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Researching Deportation Records

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April 24, 2013

The USCIS Genealogy mailbox regularly receives questions about locating historical deportation or exclusion records.  The question usually follows discovery of a passenger list record or List of Aliens Held for Special Inquiry showing an immigrant excluded and returned, or comes from a family story of a relative deported many years ago. 

 Not all deportation and exclusion records survive. If, however, the event occurred after 1892 there is a chance records may still exist.

  • Deportation is the removal of an alien already in the United States
  • Exclusion is the refusal of admission by a Board of Special Inquiry

 An Immigration and Naturalization Service (INS) deportation or exclusion file, if it still exists, may be found in one of several places depending upon the date and type of action.[i]

 

Action before April 1, 1944  

  See also:

 Deportation and warrant files dating before April 1, 1944 may be found among the immigration case and correspondence files now stored at the National Archives (NARA) in Washington, DC as part of Record Group 85 (Entry 9, RG 85, Records of the INS). 

 Exclusion files, or files related to a Board of Special Inquiry (BSI) hearing from the first half of the twentieth century, are also part of the same record set at the National Archives in Washington, DC. 

 When searching for deportation and exclusion files from before April 1, 1944 it is important to remember two facts:

  • First, not all of the files survive. Records from most ports were destroyed years ago. Today, exclusion files exist only for cases appealed to INS headquarters in Washington, DC. There is usually no surviving record for non-appealed exclusion hearings, which made up the majority of cases.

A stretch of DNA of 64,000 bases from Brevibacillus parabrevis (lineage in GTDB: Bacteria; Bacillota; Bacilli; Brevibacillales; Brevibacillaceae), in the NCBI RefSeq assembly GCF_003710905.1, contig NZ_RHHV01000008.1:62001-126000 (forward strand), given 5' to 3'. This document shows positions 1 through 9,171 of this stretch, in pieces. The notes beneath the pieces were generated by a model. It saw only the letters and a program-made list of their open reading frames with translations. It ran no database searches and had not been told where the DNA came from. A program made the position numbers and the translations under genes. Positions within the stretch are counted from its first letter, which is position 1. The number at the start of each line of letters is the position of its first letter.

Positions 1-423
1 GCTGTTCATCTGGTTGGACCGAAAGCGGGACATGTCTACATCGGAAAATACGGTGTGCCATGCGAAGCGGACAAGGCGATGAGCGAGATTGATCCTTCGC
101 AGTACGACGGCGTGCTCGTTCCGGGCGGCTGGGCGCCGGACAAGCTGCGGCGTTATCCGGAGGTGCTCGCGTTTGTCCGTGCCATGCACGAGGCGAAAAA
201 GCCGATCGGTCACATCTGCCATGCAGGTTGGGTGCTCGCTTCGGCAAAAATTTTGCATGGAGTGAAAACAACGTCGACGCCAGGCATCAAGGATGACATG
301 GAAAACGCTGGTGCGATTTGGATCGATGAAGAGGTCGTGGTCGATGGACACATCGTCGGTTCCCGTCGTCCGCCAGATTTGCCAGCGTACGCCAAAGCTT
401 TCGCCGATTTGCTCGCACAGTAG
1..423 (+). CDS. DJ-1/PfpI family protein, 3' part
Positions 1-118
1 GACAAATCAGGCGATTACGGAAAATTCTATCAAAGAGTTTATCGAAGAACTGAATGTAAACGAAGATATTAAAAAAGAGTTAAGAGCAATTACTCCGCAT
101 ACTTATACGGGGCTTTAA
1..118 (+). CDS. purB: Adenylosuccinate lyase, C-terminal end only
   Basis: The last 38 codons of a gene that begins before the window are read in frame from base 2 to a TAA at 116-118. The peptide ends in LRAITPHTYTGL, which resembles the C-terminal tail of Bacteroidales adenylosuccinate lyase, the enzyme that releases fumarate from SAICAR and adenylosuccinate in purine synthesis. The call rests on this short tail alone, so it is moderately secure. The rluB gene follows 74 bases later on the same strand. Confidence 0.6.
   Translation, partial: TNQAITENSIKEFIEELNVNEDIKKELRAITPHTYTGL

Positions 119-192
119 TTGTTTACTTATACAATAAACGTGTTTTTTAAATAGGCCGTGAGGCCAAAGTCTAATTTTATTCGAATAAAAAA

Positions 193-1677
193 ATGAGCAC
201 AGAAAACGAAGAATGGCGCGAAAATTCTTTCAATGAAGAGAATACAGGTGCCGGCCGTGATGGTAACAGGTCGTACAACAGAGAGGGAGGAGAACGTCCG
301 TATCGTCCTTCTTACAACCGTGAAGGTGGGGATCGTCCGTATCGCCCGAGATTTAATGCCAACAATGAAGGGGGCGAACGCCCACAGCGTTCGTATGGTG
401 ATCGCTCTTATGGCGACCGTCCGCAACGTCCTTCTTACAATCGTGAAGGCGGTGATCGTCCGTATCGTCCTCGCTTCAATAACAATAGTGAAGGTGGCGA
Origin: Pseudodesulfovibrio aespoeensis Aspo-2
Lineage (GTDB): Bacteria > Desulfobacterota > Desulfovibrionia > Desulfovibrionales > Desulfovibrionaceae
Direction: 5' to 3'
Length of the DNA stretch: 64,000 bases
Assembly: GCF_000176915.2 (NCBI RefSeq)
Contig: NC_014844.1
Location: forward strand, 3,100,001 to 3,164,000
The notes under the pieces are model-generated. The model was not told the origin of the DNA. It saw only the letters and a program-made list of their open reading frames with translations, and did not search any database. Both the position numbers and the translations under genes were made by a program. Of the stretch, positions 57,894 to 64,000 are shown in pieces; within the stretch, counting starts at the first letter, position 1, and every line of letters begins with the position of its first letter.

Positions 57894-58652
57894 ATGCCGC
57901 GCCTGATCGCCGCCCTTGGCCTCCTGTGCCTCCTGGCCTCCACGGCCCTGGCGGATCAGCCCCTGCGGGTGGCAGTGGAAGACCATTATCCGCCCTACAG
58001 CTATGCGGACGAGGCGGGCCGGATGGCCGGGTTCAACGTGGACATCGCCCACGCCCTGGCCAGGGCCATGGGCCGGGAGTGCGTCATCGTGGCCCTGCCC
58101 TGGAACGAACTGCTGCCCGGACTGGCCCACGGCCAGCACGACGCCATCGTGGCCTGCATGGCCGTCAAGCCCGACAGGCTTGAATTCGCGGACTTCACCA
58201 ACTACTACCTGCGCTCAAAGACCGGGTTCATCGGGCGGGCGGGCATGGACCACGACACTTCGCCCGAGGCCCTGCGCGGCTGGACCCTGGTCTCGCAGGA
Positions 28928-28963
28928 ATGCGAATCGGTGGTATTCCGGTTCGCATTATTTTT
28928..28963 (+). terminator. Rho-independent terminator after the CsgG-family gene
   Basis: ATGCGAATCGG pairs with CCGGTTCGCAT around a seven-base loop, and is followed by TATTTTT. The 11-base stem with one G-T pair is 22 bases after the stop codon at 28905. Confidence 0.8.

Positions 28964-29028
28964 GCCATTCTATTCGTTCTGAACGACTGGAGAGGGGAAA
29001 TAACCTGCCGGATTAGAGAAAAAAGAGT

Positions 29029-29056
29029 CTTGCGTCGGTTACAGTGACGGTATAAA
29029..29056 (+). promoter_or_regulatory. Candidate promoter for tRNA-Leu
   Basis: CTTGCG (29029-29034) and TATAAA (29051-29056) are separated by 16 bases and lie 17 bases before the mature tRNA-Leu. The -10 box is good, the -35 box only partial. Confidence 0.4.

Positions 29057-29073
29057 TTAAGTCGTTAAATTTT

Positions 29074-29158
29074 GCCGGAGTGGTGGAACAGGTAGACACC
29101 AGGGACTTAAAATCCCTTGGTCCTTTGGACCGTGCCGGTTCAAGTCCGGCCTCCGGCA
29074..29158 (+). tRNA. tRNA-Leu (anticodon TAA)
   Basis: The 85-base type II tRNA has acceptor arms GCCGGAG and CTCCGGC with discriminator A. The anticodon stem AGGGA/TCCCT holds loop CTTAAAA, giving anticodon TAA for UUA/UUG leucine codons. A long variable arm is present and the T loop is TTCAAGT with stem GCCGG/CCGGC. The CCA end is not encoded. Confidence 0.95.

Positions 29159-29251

• Second, there is no public name index for the INS immigration case and correspondence files at NARA. This makes it difficult to locate an individual immigrant’s records without additional information, such as the date of the action and/or exact cause of the deportation or exclusion.

Researchers have several options for locating INS immigration case and correspondence files by name:

First, some names may be found in the Subject Index to Immigration Case and Correspondence files, 1906-1956, a digitized version of an historical INS index available from the commercial website ancestry.com. The index is name searchable. Each entry in the digitized subject index references case-related correspondence and provides the file number required to request the file from NARA in Washington, DC.

Second, a microfilm version of the same subject index is available from the National Archives (NARA microfilm publication T-458). Because the index is arranged by subject searching for individual names on the microfilm is very difficult. Only a researcher who knows the approximate date of the action, as well as the cause for exclusion or deportation will have any chance of finding an individual immigrant’s name in the subject index.